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Girls of Isolation is a photo project curated by poet & novelist, Olivia Gatwood.
In April 2020, I was living alone in a small town during a global pandemic.
I hadn't touched another person in six weeks. In the depths of my solitude, I watched Céline Sciamma's Portrait of a Lady on Fire, in which a painter and her subject mutually fall in love through the act of simply witnessing one another. What struck me, was not just that I hadn’t touched anyone in over a month, but that, on a very basic level, I couldn’t be witnessed by anyone either. What I once relied on to feel loved, was now both gone and impossible. It became one more thing I had to do myself. 
So, I dragged a stool into the center of my kitchen and set my phone camera to countdown across from me. In front of my many houseplants, shoved into the only corner of my kitchen that receives sufficient light, I looked into the lens.  I didn’t pose or contort my body in any particular way. I didn’t fix my hair or put on makeup. I didn’t even put on my clothes. I wanted to witness myself right then. In the room where I spend ninety-five percent of my days, wearing almost nothing to prevent cross-contamination, being looked at by my only access to the external world, the photo being captured with my own finger.


If this were one hundred years earlier, say, during the 1919 Spanish plague, the story would end here. Alone, in my house, with no line to the outside world. But on the internet, at any given point, a person can be witnessed by thousands of people in the event they’re worried that they no longer exist. I made the photo black and white, because it seemed to echo the melancholic state in which I was consistently living, and posted it with the caption, “Self Portrait of a Lady in Quarantine.” Shortly thereafter a girl, slightly younger than me, but also tattooed and in her black bra, posted her own, with the same caption and a nod to my original photo. After that, there was another girl. This one, sitting on her bed, resting her cheek in her palm. Then another, sitting on her kitchen counter, her legs crossed over one another. None of them were smiling. Neither was I. It was hard to back then.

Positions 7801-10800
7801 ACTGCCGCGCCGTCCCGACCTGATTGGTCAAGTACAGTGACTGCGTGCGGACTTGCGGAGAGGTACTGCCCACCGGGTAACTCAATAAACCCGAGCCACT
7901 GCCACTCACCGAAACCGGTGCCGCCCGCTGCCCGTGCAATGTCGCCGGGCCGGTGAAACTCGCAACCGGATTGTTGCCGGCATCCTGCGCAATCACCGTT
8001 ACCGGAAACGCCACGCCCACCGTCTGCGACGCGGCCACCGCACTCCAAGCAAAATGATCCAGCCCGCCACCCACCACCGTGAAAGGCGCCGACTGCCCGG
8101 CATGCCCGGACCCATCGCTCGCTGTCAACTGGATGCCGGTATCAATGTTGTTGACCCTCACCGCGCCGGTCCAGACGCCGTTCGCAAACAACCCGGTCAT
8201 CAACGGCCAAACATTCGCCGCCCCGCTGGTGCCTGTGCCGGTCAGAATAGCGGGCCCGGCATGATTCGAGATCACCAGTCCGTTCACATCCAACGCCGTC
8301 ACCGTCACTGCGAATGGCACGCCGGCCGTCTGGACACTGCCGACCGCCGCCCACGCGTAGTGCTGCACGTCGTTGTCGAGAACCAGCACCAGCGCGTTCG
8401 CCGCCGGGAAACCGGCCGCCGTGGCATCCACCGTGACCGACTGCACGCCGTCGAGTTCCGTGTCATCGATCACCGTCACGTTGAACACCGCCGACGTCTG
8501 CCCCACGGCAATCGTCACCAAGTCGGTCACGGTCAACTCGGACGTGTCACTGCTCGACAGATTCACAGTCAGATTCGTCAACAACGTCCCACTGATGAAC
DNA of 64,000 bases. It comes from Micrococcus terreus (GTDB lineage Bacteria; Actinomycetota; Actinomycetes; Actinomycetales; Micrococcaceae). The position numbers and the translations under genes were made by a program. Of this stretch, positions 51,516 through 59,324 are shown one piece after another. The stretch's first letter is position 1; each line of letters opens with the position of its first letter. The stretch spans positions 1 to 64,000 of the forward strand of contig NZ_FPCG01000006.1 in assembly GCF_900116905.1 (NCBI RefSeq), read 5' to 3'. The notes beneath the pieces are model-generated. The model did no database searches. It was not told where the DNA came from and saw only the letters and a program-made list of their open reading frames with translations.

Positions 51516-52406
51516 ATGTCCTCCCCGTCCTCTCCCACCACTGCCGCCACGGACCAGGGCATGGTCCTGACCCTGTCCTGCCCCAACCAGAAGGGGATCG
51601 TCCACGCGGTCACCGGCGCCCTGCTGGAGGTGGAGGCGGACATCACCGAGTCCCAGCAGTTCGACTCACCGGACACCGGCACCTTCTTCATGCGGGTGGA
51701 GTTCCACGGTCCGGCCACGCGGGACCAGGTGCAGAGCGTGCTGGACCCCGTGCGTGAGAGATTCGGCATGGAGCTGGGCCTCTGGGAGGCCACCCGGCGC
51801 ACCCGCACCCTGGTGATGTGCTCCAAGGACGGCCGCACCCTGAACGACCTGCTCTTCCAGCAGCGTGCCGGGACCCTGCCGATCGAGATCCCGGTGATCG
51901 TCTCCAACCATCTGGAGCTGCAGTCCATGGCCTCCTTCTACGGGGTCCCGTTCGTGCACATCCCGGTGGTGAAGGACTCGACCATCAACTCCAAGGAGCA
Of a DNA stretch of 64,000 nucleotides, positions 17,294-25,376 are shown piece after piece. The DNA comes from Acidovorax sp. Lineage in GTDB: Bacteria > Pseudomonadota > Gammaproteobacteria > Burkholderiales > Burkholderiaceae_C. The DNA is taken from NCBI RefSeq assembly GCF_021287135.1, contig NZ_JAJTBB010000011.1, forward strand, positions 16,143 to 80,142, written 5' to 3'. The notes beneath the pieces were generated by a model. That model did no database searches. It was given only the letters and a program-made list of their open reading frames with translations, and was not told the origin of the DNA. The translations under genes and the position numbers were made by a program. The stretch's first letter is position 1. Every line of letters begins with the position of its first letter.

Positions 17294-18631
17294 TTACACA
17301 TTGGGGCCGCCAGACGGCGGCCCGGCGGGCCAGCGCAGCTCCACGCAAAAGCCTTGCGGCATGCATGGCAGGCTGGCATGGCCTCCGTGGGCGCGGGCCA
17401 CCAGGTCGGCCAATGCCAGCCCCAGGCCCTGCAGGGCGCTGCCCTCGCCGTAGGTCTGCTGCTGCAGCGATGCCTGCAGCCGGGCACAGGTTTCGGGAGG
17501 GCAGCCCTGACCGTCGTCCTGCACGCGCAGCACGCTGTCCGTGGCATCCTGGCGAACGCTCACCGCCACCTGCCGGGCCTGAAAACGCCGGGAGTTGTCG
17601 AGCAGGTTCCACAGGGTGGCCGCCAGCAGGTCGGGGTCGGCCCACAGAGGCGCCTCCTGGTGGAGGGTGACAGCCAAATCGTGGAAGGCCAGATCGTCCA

I was moved by the idea that even one girl felt compelled to take her own portrait. Nevertheless, half a dozen by the end of the day. And what resonated with me most, was how similar they all were. Not in the tangible details of our clothing or surroundings, but in our faces. How we held the same expression that was some combination of confusion and sadness and fear and silence. It wasn’t an urgent face. It was the face of someone who has settled into a mostly quiet, mostly alone life, while the outside world bloomed into a state of panic over a shortage of ICU beds and morgue space. We all had the same face, because we were all reading the same news. Despite our vastly different conditions, somehow, we had one thing in common.